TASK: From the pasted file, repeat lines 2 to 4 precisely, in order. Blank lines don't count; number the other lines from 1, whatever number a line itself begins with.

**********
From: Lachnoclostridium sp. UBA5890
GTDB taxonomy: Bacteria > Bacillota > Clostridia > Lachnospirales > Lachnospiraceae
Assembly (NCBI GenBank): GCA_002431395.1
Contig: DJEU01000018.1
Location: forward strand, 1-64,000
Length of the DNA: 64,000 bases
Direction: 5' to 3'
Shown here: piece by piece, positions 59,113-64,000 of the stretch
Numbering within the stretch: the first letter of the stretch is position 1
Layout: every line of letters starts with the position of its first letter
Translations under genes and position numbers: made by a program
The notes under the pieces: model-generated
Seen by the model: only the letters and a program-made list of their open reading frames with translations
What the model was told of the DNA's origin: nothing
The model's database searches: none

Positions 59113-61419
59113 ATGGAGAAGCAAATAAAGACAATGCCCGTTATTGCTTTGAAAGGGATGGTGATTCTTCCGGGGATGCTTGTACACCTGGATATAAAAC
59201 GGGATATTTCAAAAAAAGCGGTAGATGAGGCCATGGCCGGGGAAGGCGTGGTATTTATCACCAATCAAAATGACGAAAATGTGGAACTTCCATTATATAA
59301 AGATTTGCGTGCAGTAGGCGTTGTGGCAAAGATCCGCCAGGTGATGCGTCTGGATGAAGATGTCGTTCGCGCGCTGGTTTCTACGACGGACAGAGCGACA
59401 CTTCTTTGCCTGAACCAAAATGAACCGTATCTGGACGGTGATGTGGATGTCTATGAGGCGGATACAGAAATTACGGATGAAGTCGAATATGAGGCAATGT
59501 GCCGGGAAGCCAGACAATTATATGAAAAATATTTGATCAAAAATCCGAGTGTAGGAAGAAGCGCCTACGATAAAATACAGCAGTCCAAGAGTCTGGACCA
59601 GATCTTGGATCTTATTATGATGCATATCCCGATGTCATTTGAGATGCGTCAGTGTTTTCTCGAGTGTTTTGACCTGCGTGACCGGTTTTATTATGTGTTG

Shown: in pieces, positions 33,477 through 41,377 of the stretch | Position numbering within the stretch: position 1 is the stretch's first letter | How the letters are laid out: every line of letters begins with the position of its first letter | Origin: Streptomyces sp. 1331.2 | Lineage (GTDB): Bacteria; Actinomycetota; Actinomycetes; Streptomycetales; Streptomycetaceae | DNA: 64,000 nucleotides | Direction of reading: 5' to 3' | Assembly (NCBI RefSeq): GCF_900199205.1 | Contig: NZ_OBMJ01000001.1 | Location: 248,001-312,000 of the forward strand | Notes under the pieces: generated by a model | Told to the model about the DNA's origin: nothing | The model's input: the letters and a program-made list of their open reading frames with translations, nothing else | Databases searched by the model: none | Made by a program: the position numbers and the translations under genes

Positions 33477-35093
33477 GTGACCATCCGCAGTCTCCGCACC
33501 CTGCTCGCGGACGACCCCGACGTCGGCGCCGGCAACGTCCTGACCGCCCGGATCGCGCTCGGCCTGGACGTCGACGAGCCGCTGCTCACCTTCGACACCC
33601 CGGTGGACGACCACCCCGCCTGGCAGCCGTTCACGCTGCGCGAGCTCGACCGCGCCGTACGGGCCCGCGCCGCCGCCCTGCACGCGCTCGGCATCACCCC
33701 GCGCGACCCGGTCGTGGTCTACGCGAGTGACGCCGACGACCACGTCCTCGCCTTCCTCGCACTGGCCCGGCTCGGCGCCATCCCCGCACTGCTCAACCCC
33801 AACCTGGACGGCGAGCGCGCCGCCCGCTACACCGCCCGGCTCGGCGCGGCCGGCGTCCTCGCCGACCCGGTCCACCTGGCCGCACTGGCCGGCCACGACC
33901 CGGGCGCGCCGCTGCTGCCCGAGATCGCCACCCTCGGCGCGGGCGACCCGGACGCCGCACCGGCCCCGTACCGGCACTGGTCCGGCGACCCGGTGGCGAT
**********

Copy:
GTDB taxonomy: Bacteria > Bacillota > Clostridia > Lachnospirales > Lachnospiraceae
Assembly (NCBI GenBank): GCA_002431395.1
Contig: DJEU01000018.1